Actually, I brought these things to light bc our mundane choices are affected more than we realize. So happy to know the parts that spoke to you. Thanks for the support. I’m glad you’re getting things out of your visit.

  34. Thanks for this insightful article. As a survivor of child endangerment and extreme neglect, I’ve had more than a room full of fears to overcome. I’m grateful for “perfect love” which “casts out fear”–all kinds of fear in all of its variations. The fear that I’m working on now is fear of not accomplishing all that God has placed in my heart to accomplish.

    • Thank you for the glimpse of the ordeals you’ve had to hurdle, Pamela. As to the present fear, He ENABLES that which He commissions. He didn’t choose Moses as spokesman and leader for his eloquence. No, He deigned to show forth His power through one who stuttered.

      • “But we have this treasure in jars of clay to show that this all-surpassing power is from God and not from us.” 2 Cor.

        P, the gospel IS that we fall short. THAT is the good news we are told to sink into, not resist or fear any longer. THAT is why HE is so great. Christ has been sufficient for us.

  35. This is a beautiful post and very insightful. I started my blogging journey just a week and a half ago but this is the first post (albeit I am slightly hormonal at the moment) that has made me cry…the way I parent is definitely governed by fear..I see it every day…my eldest was in hospital over three years ago (when she was six weeks old) – she was fine, she just had a virus, but they thought for a period that she had meningitis – a few months ago I realised that I had never gotten over that episode and that I live in (luckily not quite constant) fear of losing my children. I hope that now that I have at least recognised it, I stand a chance of trying to do something about it.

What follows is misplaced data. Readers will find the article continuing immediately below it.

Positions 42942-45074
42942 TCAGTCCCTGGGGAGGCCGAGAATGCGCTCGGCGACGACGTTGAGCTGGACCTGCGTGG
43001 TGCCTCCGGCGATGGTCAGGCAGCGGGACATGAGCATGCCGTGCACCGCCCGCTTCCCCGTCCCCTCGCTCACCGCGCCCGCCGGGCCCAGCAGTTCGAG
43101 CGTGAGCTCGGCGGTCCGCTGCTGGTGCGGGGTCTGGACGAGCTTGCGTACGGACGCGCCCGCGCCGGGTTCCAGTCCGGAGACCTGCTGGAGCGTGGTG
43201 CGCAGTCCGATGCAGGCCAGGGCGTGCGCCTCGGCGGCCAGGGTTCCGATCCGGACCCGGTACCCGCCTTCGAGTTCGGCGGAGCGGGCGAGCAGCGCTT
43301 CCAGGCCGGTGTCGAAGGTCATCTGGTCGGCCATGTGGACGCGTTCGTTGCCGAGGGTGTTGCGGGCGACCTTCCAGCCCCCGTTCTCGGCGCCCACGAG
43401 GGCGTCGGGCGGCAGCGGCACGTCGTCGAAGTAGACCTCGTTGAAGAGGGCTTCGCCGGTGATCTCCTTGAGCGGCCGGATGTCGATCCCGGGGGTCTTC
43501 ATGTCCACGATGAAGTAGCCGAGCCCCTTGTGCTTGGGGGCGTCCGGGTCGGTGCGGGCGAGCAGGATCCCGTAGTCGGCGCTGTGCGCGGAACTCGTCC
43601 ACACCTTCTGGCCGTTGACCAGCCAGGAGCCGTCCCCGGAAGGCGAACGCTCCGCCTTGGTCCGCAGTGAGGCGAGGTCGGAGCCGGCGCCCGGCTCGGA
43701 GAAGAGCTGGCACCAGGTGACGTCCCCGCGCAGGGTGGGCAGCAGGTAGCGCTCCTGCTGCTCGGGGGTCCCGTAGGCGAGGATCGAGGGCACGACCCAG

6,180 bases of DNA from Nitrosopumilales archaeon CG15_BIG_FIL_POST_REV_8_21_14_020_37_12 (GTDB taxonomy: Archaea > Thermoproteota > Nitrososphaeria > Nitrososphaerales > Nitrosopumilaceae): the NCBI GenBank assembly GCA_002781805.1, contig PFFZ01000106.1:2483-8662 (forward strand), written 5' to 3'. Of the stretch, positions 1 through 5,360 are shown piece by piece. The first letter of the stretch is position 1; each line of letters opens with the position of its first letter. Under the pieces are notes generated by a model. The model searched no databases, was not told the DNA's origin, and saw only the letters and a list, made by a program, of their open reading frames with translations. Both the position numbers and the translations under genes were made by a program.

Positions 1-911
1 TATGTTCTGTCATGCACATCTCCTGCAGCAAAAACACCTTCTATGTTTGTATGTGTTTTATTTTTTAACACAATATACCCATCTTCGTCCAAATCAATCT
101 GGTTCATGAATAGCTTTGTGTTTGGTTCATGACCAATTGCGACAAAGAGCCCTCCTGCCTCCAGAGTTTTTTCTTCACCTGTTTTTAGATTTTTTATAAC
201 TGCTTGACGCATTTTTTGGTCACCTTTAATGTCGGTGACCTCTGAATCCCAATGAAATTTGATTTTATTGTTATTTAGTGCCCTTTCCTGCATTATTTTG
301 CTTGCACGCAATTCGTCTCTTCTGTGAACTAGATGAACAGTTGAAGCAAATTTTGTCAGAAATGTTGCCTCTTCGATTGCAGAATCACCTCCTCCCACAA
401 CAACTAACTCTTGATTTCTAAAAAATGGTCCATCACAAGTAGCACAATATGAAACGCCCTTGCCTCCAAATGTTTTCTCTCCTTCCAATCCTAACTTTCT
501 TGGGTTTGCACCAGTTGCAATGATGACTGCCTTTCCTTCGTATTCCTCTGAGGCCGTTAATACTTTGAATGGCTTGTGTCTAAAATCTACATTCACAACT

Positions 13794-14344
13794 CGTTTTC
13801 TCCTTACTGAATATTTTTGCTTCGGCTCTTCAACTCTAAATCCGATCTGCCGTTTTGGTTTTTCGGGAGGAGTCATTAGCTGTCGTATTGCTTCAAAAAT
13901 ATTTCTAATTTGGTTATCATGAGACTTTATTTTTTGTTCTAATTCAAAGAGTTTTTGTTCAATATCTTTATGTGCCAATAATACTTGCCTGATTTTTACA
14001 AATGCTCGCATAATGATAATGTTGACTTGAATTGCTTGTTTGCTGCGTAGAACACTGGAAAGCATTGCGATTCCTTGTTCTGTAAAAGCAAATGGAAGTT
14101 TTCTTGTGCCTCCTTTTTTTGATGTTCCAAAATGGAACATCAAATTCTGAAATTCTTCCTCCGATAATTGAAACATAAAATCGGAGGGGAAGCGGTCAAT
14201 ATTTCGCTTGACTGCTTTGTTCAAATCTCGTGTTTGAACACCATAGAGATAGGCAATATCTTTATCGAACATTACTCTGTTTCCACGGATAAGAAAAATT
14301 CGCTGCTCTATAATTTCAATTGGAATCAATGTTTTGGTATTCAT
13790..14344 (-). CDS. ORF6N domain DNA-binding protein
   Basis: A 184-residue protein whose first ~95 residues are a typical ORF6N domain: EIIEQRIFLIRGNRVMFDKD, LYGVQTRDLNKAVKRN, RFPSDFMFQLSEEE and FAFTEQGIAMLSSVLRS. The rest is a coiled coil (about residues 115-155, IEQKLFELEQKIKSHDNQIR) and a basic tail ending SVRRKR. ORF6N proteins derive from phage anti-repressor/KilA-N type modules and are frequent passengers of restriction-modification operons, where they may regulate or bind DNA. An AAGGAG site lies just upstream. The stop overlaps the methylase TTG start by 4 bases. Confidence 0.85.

• Hi Lydia, oh thanks for sharing this with me. As a nazi of a parent, I understand. I have come to helicopter less over my son but I see the fears that run under the decisions I make, the things I have him do (eat right, bundle up, etc). And it was 95 degrees in CA yesterday! LOL.

      My husband discovered something profound in his interaction with me and about me. Rather than get exasperated at the things I ask him of him (make sure Little Man is so and so, warm enough, etc) when they two go out, hubby realized I will relax when he can ASSURE me he will do his best and our son will be okay. It was huge for him to recognize the fear in me and lovingly speak to it. At the same time, I need to grow on my end, not hold me or my family prisoner to the fear. I don’t want to end up suffocating my son. A few friends have made some cracks that my son will end up taking his shirt off, kissing his home goodbye, and go bungee jumping or something when he’s old enough LOL. Nah…I’m confident I haven’t screwed him up. Ha ha ha.

      YES, there’s hope. Fear will ruin lives, ours and our loved ones’. Don’t let the past dictate this day.